The least intuitive LINQ operators for me are the join operators. After working with healthcare data warehouses for years, I've become accustomed to writing outer joins to circumvent data of the most … suboptimal kind. Foreign keys? What are those? Alas, I digress…
At first glance, LINQ appears to only offer a join operator with an 'inner join' behavior. That is, when joining a sequence of departments with a sequence of employees, we will only see those departments that have one or more employees.
After a bit more digging, you might come across the GroupJoin operator. We can use GroupJoin like a SQL left outer join. The "left" side of the join is the outer sequence. If we use departments as the outer sequence in a group join, we can then see the departments with no employees. Note: it is the into keyword in the next query that triggers the C# compiler to use a GroupJoin instead of a plain Join operator.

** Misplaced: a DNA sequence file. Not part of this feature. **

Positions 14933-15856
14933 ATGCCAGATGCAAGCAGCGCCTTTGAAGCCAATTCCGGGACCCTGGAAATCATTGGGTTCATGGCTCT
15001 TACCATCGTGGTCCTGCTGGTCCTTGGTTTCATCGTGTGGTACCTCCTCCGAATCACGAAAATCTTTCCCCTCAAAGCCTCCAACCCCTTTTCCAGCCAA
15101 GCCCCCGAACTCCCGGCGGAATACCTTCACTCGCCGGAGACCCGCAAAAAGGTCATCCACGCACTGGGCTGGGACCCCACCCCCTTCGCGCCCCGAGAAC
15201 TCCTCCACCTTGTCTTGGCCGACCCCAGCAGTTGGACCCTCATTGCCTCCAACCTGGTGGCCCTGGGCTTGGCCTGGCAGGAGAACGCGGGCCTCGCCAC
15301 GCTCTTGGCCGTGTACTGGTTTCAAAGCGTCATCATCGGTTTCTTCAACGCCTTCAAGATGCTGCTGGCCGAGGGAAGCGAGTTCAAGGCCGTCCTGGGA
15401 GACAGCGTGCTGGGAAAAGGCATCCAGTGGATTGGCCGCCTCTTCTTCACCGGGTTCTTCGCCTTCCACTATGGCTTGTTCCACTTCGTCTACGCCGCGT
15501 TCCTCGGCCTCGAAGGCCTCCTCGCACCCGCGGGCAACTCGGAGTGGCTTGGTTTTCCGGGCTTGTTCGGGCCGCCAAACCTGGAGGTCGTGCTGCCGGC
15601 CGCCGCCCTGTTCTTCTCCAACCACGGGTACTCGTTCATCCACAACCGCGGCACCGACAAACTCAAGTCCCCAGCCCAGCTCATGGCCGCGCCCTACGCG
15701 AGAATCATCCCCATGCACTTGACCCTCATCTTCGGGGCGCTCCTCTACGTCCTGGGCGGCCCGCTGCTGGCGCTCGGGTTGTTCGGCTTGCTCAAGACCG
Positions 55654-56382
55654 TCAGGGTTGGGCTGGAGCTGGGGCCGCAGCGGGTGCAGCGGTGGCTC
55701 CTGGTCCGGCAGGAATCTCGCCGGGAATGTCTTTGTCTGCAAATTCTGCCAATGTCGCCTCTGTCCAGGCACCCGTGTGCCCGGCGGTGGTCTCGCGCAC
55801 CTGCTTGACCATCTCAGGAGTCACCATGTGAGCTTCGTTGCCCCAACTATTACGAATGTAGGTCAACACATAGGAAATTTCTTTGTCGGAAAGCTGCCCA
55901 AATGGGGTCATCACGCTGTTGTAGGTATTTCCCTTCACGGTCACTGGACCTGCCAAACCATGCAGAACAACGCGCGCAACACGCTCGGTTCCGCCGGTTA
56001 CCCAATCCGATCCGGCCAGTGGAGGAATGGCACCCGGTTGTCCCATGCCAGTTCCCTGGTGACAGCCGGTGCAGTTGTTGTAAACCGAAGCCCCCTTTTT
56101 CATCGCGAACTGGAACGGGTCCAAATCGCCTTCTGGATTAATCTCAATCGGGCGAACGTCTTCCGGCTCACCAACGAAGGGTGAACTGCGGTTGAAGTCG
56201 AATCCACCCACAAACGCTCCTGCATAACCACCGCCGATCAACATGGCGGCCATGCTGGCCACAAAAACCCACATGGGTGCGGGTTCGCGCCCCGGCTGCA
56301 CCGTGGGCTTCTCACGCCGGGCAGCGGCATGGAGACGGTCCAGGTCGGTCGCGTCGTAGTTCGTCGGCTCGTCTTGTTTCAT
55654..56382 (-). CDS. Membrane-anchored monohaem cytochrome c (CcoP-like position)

As you might suspect from the syntax, however, the query doesn't give us back a "flat" resultset like a SQL query. Instead, we have a hierarchy to traverse. The projection provides us a department name for each sequence of employees.
Flattening a sequence is a job for SelectMany. The trick is in knowing that adding an additional from clause translates to a SelectMany operator, and just like the outer joins of SQL, we need to project a null value when no employee exists for a given department – this is the job of DefaultIfEmpty.
One last catch – this query does work with LINQ to SQL, but if you are stubbing out a layer using in-memory collections, the query can easily throw a null reference exception. The last tweak would be to make sure you have a non-null employee object before asking for the Name property in the last select.